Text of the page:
LOS ANGELES — Character actor and radio personality Jay Thomas, who became known to television viewers for his roles on “Cheers,” “Murphy Brown” and most recently on the crime drama “Ray Donovan,” has died at his home in Santa Barbara. He was 69.

Thomas’ death Thursday was confirmed by the actor’s New York publicist, Thomas Eastey. A cause was not specified, but Thomas had been battling cancer.

“Jay Thomas was one of the funniest and kindest men I have had the honor to call both client and friend for 25 years plus,” Eastey said in an email to the Los Angeles Times.

Thomas seemed to move easily from radio to television and back again. Before landing recurring roles on “Cheers” and “Murphy Brown”, he was the drive-time personality on Power 106 Radio in the L.A. market. And then, before landing the role of sleazy tabloid publisher Marty Grossman on “Ray Donovan,” he boomed out across America on a morning show on SiriusXM.

Born in Kermit, Texas, on July 12, 1948, Thomas was raised largely in New Orleans, which he jokingly said helped him avoid the usual temptations and vices when he arrived in Hollywood.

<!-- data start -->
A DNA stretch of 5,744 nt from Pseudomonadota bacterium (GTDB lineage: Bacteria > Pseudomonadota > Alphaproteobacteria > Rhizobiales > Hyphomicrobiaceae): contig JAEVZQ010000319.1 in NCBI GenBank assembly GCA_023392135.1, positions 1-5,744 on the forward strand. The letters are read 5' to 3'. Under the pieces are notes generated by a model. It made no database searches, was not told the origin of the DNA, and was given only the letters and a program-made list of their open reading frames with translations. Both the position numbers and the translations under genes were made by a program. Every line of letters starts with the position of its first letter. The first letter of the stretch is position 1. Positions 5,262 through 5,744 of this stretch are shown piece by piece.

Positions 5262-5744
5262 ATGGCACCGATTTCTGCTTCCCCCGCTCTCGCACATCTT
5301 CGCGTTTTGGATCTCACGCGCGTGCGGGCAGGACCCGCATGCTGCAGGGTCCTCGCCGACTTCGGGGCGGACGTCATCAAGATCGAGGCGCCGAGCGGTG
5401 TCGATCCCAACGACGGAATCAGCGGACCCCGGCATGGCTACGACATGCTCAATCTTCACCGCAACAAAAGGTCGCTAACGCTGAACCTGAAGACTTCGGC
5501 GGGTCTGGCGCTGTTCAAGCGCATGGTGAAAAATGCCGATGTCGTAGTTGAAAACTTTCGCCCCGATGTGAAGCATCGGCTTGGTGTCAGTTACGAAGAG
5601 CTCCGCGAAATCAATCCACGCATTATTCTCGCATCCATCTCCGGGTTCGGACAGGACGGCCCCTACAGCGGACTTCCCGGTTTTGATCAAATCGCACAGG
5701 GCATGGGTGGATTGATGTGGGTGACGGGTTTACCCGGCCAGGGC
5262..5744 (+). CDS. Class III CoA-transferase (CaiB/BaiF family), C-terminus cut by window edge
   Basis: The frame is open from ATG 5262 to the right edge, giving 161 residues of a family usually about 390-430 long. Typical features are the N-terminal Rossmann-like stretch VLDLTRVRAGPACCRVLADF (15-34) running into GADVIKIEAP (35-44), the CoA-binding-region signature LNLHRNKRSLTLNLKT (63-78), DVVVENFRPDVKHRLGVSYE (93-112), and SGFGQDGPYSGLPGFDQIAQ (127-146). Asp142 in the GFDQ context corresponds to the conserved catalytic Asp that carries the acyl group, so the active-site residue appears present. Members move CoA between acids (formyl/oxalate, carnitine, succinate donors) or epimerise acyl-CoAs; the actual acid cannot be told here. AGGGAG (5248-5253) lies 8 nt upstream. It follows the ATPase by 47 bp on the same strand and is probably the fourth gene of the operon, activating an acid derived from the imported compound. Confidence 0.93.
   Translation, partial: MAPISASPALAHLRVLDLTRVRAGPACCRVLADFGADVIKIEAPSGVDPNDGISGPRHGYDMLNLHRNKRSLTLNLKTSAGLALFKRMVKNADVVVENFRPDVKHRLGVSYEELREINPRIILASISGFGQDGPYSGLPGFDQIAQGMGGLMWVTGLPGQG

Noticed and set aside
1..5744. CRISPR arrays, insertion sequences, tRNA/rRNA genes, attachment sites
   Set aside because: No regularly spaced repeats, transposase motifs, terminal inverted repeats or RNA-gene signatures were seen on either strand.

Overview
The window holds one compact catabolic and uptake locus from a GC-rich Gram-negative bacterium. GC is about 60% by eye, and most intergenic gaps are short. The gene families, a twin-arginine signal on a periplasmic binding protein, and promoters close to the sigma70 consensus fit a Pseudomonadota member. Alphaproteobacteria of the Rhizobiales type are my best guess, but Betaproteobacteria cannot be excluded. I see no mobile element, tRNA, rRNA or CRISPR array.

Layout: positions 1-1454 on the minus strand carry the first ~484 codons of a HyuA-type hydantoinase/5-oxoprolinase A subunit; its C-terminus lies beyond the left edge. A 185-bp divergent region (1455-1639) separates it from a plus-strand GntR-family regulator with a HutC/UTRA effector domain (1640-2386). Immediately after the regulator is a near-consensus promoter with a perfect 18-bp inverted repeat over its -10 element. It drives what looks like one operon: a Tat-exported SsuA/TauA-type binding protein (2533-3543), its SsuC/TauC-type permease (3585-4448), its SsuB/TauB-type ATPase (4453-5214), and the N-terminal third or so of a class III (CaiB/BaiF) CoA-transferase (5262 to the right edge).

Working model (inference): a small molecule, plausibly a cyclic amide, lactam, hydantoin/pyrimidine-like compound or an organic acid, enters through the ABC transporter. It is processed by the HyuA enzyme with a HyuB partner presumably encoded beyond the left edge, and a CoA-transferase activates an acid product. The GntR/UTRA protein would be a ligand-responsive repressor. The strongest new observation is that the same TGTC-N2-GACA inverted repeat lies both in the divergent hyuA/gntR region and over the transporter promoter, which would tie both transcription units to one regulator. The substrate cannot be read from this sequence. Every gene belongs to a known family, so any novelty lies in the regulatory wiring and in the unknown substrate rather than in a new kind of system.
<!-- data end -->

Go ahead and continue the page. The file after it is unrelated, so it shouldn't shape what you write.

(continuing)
“Pretty much got it all out of my system back home,” he said in a 2003 interview.

Thomas played Eddie LeBac, the former-hockey-player husband of barmaid Carla on “Cheers.” He reappeared in prime time as tabloid TV-show host Jerry Gold on “Murphy Brown,” for which he won an Emmy and was nominated for a second.

He also starred in the sitcom “Love & War” as a sportswriter romancing a woman who owns his favorite sports bar.

His film roles include “Mr. Holland’s Opus,” in which he played a high school football coach, and the second and third “Santa Clause” films.

Thomas’ first break in television nearly undid him.

Cast as an annoying deli owner in “Mork & Mindy,” Thomas was advised to stay close to Robin Williams when he read his lines so that he would be visible in the shot.

Nervous and still out of his league, Thomas said he practically stalked Williams during the shooting, to the point the show’s star grew annoyed.

The next day, the script called for Thomas to make his entrance through a stage door.

When he tried to open it, the door was locked.

Williams had seen to that.

“I got there thinking I was hot stuff,” Thomas told the New Orleans Times-Picayune in 2014. “After a day or so, I wasn’t so hot anymore. (Williams) was just moving at another speed.”

Thomas is survived by his wife, Sally, and three children.